Willi Cannell spent his childhood in Maine, playing in the sawdust of his father’s classic wooden boat workshop and exploring the coastal waters. When his family relocated to central Idaho when he was 10, Cannell fell in love with the area’s expansive wilderness, jagged mountains and free-flowing rivers. Working his way through the ranks of the river-guiding hierarchy over the last ten years, Cannell and his wife Kat recently purchased Solitude River Trips, committing full-time to life on the river. As an avid fly fisherman who lives by the motto “You live and you learn … to stay in Idaho,” Cannell couldn’t be happier.
RedBull.com: What do you do for a living?
Willi Cannell: I own Solitude River Trips, which is a wilderness fly fishing and whitewater rafting outfitter on the Middle Fork of the Salmon River. The Middle Fork flows deep (and sometimes shallow) through the Frank Church - River of No Return Wilderness in the heart of Idaho.
How did you get the job?
Like many guides on the Salmon River, my first job was as the sweep boat "swamper." The sweep boat is a very unique and historic riverboat design that still has a functional role on select rivers across the west. Sweep boats are large (20-25 feet) and used to carry large amounts of (usually stupidly heavy) necessities for camping on multi-day wilderness river trips, like tents, cots, coolers, drinks, ice, entire kitchens, dutch ovens, chairs, dining tables, etc.
My rear sweep caught a chunk of bedrock which hauled the entire blade, arm and handle straight off the back of the boat ...
Unlike normal rafts, which have oars on either side to propel the boat left, right, forward and backward, the Sweep Boat has two enormous iron "sweeps" running off the front and the back which help the driver get the boat "tracking" in the right currents and eddies. The only thing a sweep boat needs to be able to maneuver is swift, consistent gradient and current. With this current they can be maneuvered nimbly through surprisingly technical waterways like the Middle Fork. It's always handy to have a swamper aboard to help out when things get ... exciting.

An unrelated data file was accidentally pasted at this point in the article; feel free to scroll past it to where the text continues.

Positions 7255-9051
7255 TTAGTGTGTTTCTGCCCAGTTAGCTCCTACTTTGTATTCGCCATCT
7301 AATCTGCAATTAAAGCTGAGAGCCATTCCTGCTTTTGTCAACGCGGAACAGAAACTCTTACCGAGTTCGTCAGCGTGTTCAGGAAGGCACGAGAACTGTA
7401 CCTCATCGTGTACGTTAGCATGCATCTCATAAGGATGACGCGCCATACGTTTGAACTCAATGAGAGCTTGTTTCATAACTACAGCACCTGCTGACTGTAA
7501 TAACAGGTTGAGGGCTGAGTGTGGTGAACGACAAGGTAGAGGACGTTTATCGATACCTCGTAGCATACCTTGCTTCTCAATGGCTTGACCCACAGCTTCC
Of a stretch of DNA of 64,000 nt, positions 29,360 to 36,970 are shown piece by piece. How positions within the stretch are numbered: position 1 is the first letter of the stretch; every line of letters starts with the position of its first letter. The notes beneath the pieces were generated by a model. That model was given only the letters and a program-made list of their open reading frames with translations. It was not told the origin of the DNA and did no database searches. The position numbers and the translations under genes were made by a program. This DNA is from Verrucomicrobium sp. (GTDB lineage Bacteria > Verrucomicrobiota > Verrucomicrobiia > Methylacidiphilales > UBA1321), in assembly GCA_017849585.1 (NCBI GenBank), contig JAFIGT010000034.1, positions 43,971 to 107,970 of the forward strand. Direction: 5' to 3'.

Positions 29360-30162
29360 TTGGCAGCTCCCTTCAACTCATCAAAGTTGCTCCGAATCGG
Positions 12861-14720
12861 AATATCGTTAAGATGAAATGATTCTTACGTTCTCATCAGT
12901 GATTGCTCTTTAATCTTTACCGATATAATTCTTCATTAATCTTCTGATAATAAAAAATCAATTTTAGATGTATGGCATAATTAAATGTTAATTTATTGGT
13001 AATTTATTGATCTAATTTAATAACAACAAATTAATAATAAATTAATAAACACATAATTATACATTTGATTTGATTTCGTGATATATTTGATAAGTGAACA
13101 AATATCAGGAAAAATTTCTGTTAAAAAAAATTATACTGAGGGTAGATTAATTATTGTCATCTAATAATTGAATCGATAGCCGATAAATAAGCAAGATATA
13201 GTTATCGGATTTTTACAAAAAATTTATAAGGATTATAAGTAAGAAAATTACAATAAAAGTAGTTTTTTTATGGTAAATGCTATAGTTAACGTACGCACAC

That's how I got into this lifestyle, and I haven't left yet. If someone wants to try this eccentric work experience, they can call me.
What do you do in a typical day?
Solitude River Trips has a long river season: early June to late September. Throughout that season, my job changes a fair amount, although I'm always on the river. In June we use the extreme mountain runoff to share the whitewater experience with our guests. As the season goes on and the water drops, we shift to more fishing/rafting combo trips, and eventually in September our trips are exclusively fly-fishing.
I honestly believe that the more people truly experience wilderness, the better this world becomes.
So on a given day, I might be rowing a fishing raft and guiding people to some of the best native cutthroat trout dry fly fishing in the West, or I might be behind a paddle boat punching through the wave trains, or maybe getting behind the sticks on the ol’ sweep boat. But the most important part of any wilderness river trip is an all-around unforgettable outdoor experience, which means a lot more than just floating the river. From cooking awesome meals to checking out new hikes and vistas and exploring pictographs and old pioneer homesteads, every day is full of new wonders in such an enormous and rugged wilderness area as the Frank Church.
What’s the best part of your job?
Hands down the best part of my job is watching people walk away from my trips completely changed after six days on the Middle Fork. I honestly believe that the more people truly experience wilderness, the better this world becomes.
Setting up and taking down an entire gourmet bed-and-breakfast every single day and moving it 20 miles downstream. It can be a lot of work.
What's been your wildest day on the job?
One day I was driving a sweep boat through The Chutes, aka "Snow Hole" (the rapid is created by a huge avalanche couloir that funnels into a bend in the Middle Fork), which is a long boulder dodge with a very particular entrance line. I was nearly out of the first cut at the entrance when my rear sweep caught a chunk of bedrock which hauled the entire blade, arm and handle (most of that being made of iron), straight off the back of the boat, breaking the fastenings into the boat.
At this point the boat is spinning recklessly out of control as I try to haul this 100-plus-pound piece of metal and wood back into the boat. Gear is flying off the sides into the rapid as we ping-pong into just about every rock in the rapid. At one point the boat lodged up on an enormous boulder and stuck there at about a 50-degree angle. I thought for sure she was going to flip until the boat started vibrating, then quivering, then jerking back and forth (meanwhile I'm still trying to secure my rear sweep arm). Finally a surge of water released us from the boulder as we headed downstream to fetch half of that night’s camp out of the eddy at the bottom of the rapid.
What would you be doing if you didn’t have this job?